Distribution of Lumens created by inflation

As for the distribution of inflation generated Lumens, they are automatically distributed to anyone who owns at least 0.05% of the total supply of Lumens in their wallet. Those who don't have that many Lumens can join inflation pools, but they often have a fee.

Stellar and Decentralised Exchange Markets

Stellar has built-in shared order book functionality, which allows any network user to exchange individual assets running on Stellar.

Decentralised StellarX exchange
The UI of the StellarX exchange, which used the functionality of a shared order book. There is no intermediary on StellarX and users exchange assets/tokens directly with each other. StellarX has zero fees.

Smart Contracts on Stellar

Stellar allows you to run smart contracts. However, because Stellar is not Turing complete, it is not possible to program such complex smart contracts as, for example, on Ethereum. On the other hand, Stellar is an ideal platform for regular smart contracts, especially because of the low cost of running smart contracts compared to Ethereum, where you have to pay with GAS.

Initial Coin Offerings (ICOs) on Stellar

The creation of ICO on the Stellar platform has several advantages:

  • You don't pay as much for smart contracts as on Ethereum.
  • There are decentralised exchanges on Stellar, which can be used to start selling the token immediately.
  • Because you can't write overly complex smart contracts on Stellar, there are fewer opportunities for hacking.
  • Stellar's network allows the ICO issuer to set up the token sale to only involve people who have their account verified with KYC/AML standards.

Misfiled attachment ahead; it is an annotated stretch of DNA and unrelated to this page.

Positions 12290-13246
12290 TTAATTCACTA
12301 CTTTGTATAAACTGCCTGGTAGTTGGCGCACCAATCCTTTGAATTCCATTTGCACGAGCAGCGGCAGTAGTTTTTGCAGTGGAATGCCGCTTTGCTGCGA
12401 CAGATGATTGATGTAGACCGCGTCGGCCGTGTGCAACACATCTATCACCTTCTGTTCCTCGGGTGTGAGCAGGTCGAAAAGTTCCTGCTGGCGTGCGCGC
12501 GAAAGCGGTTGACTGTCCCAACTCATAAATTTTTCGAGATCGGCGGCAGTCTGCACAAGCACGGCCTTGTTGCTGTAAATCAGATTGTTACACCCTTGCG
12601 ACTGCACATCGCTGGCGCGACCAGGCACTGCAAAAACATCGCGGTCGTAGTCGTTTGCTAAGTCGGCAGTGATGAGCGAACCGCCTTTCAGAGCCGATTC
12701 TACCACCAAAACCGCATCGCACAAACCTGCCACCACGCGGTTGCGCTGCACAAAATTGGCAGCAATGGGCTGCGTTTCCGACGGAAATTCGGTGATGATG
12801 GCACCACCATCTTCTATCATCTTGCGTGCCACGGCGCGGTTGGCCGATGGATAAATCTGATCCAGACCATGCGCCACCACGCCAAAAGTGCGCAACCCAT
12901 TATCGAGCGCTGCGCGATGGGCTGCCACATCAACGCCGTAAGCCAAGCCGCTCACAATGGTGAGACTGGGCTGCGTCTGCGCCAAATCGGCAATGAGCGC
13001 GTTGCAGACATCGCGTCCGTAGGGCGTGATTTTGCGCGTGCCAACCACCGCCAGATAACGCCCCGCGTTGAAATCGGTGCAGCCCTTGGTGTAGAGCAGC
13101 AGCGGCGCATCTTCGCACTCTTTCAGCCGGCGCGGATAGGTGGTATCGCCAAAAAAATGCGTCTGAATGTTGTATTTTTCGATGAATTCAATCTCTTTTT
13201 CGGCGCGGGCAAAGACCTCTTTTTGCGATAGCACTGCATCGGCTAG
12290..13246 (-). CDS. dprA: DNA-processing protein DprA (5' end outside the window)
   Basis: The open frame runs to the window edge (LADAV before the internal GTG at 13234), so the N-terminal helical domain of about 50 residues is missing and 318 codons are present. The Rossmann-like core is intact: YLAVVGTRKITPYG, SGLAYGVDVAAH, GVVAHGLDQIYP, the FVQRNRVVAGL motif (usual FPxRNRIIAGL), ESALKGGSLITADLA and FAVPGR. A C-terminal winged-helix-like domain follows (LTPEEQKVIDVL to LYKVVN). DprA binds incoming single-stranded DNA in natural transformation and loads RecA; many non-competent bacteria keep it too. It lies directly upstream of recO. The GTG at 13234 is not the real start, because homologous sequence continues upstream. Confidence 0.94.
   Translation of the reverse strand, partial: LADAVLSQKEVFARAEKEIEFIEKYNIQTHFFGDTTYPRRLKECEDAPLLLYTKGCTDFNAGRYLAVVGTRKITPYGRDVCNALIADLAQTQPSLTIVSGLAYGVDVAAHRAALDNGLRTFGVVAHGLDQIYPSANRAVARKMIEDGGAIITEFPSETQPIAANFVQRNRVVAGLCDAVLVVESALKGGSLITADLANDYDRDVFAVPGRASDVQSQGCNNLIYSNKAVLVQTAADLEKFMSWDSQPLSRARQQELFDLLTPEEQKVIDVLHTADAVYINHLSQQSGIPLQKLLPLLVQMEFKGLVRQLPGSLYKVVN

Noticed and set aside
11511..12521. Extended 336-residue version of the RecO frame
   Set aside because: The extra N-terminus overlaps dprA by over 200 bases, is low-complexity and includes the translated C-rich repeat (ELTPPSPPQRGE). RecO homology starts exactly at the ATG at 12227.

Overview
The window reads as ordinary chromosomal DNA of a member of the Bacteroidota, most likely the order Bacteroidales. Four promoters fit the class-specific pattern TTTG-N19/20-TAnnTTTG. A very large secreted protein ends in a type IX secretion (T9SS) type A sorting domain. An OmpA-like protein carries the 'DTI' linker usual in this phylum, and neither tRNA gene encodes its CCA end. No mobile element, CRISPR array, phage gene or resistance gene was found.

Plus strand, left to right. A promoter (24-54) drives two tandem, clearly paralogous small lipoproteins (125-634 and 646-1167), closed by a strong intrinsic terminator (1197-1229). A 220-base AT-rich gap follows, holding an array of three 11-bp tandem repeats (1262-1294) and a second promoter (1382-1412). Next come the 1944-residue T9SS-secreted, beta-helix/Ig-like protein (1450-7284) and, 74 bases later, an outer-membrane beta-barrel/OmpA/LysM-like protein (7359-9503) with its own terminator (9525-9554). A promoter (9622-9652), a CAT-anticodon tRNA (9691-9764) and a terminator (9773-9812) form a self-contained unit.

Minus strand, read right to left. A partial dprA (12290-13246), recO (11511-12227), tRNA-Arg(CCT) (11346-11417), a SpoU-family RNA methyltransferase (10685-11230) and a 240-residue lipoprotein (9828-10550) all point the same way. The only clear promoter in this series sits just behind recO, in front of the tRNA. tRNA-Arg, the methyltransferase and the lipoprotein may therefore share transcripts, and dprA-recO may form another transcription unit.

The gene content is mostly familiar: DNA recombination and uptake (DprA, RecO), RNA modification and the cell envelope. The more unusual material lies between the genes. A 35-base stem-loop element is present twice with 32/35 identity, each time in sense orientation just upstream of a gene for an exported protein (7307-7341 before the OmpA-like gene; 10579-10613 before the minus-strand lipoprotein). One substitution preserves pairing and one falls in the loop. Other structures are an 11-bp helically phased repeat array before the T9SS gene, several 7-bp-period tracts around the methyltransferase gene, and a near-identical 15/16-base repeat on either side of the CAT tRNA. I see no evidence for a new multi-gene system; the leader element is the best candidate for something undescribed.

Stablecoin on Stellar

The first stablecoin already exists on Stellar. It is called USD Anchor and is issued jointly by IBM and Stronghold and backed by Prime Trust at a ratio of 1 USD Anchor = 1 dollar in the bank.

USD Anchor
So far, USD Anchor is traded only in pairs with Lumen (XLM).

The question is whether the creation of stablecoin on Stellar reduces the field of use of Lumen. Indeed, it is highly likely that in the event of wider adoption of USD Anchor, banks would use USD Anchor instead of Lumen to protect themselves against volatility.

Stellar vs Ripple

Although Stellar and Ripple share a similar concept, there are also many differences between the two.

Stellar Ripple
Maximum quantity 100 billion XRP
Algorithm Stellar Consensus Algorithm Proof of Correctness
ICO launch
Development Non-profit company For-profit company

As seen from the table, the big advantage with Stellar is the possibility of running ICOs on Stellar. Also interesting are the decentralised exchanges that can run on Stellar thanks to the distributed order book.

Another difference is that Stellar, unlike Ripple, is not run by a for-profit company. Hence, Stellar's philosophy is mainly focused on providing services to the poor ("banking the unbanked"), while Ripple focuses mainly on faster and cheaper interbank and foreign transfers. In general, Ripple targets mainly services for large corporations and banks.


According to recent surveys, there are more than 1.5 billion people who do not have access to a bank account. So the potential space for Stellar is indeed there.